Because none of our politicians were prepared to challenge Mr Wright’s decision over Tony Blair I sent him a series of nagging letters during the election campaign, without reply. I began to harbour the unworthy suspicion that Mr Wright did not want to talk about his elections during the election. Eventually I received a reply from someone in his Correspondence Section. (It is always depressing to see any organization with a Correspondence or Customer Relations section – a sure sign that it despises its correspondents or customers.)
The reply was terse and uninformative. It told me that the Attorney General often intervenes in cases “in the public interest.”
Ah yes. Silly me, I thought the Attorney intervenes in cases because he is having a boring day at the office.
I want to know how the Attorney defines the public interest (which I pay him to represent) and why he thought this would be served by keeping Tony Blair out of court.
It is strongly in the public interest for the courts to rule on whether a war of aggression is or is not already a crime under UK law. The government and Parliament could then respond to that ruling (they are not doing very much else apart from messing up Brexit.) Mr Wright has never revealed whether he and the government think that aggressive war should be a domestic crime. A final court ruling will force them to show their hand.
More importantly, any trial of Tony Blair would establish that all ministers and officials are subject to the rule of law in our country – something which makes it stand out in the world.
I personally would like to go further than the Iraqi general and the families of Iraq war victims who are seeking a separate action against Tony Blair for the somewhat obscure offence of misconduct in public office.
I would like the police and the Crown Prosecution Service to read the Iraq inquiry report again, thoroughly, and consider whether Tony Blair should face prosecution for the common law offence of manslaughter.
According to the CPS’s own guidance, such a prosecution could be based on two separate grounds.
The first is causing death in an unlawful act (the Iraq war itself). The second is causing the deaths by gross negligence of people to whom he had a duty of care (our forces in Iraq and Iraqi civilians under the occupation.) In the latter case, Mr Blair would be judged against the same standards as negligent anaesthetists, or railway guards, or police officers, and others who fail in their duty of care: did he fall below the standards of competence and diligence required of someone in his position?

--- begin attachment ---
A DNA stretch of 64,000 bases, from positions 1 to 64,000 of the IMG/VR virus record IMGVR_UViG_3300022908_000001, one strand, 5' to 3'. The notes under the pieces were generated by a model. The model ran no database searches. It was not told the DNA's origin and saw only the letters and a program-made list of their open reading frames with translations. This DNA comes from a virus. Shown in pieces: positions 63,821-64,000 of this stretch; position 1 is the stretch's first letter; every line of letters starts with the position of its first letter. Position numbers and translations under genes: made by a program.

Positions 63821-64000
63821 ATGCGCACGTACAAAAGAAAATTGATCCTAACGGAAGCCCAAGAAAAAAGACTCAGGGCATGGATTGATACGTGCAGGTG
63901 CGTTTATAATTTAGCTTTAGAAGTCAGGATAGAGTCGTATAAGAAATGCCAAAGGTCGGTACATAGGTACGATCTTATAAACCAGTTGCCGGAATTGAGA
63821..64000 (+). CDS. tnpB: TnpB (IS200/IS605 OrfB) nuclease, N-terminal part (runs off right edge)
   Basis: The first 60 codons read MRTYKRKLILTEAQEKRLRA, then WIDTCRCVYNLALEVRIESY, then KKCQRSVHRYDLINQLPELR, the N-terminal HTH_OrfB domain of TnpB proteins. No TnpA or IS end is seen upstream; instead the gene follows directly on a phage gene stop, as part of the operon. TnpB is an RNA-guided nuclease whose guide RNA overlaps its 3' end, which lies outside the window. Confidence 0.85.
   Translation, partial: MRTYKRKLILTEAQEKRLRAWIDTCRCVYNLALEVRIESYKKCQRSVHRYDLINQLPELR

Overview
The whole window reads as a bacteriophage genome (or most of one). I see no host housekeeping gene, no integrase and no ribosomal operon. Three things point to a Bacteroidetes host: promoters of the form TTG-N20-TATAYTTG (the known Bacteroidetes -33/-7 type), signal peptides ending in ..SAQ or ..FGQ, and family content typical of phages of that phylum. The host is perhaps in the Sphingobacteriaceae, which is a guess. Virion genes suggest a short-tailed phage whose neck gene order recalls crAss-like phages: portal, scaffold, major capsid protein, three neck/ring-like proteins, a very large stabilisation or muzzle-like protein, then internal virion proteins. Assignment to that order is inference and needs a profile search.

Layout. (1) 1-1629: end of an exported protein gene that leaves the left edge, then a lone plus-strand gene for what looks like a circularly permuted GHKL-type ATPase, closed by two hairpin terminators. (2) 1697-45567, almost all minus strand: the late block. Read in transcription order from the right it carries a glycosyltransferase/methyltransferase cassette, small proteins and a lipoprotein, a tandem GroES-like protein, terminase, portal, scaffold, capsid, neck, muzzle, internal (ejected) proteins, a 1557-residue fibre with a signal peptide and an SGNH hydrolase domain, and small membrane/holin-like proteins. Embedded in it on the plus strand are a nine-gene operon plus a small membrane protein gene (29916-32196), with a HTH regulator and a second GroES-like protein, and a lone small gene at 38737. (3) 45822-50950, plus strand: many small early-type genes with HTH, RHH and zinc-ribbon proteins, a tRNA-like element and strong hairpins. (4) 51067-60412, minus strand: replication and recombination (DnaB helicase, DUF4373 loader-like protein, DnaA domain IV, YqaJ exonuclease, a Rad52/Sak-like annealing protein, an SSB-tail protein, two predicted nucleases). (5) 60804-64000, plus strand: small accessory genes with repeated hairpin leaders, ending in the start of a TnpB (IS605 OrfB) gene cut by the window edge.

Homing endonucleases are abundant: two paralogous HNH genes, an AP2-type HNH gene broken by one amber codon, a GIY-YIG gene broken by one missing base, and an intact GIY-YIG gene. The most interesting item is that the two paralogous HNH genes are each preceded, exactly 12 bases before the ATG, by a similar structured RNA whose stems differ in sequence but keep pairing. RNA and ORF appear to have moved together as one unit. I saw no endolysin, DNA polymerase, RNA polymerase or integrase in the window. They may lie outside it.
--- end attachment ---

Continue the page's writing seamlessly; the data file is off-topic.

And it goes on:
A trial of Tony Blair on any grounds would restore the principle of accountability in our public life.
It would reverse the growing public perception that no one in authority ever pays a penalty for error and failure.
Sadly, the public have seen widespread evidence of this, over the banking crisis, over massive waste of public funds, over burnt down apartments, over a succession of child abuse scandals, and many other disasters. Occasionally, some suitable figure (such as Fred Goodwin will be made the scapegoat). But the vast majority of those responsible move serenely into other well-paid appointments or into cushioned retirements and (usually) collect honours for their distinguished service.
Joining the Iraq war and occupation was the worst decision in Britain’s post-war history. It brought our country no benefits, only debt, danger, dishonour and death. The Iraq inquiry report, when finally published, was a stark and damning indictment of those responsible, particularly Tony Blair. But no one at all has faced any sanction in consequence, least of all Tony Blair. He continues to offer his simpering guidance to the world and the British people. He continues to nourish hopes of a Glorious Restoration.
I hope that Mr Wright enjoyed his Hawaiian party. I hope he went easy on the pina coladas and the mai tais. When it is all over, I hope that he will explain to all of us, his clients, his strange obsession with keeping Tony Blair out of court – and then overcome it. He should stand aside and let the law take its course as it would for any other alleged offender.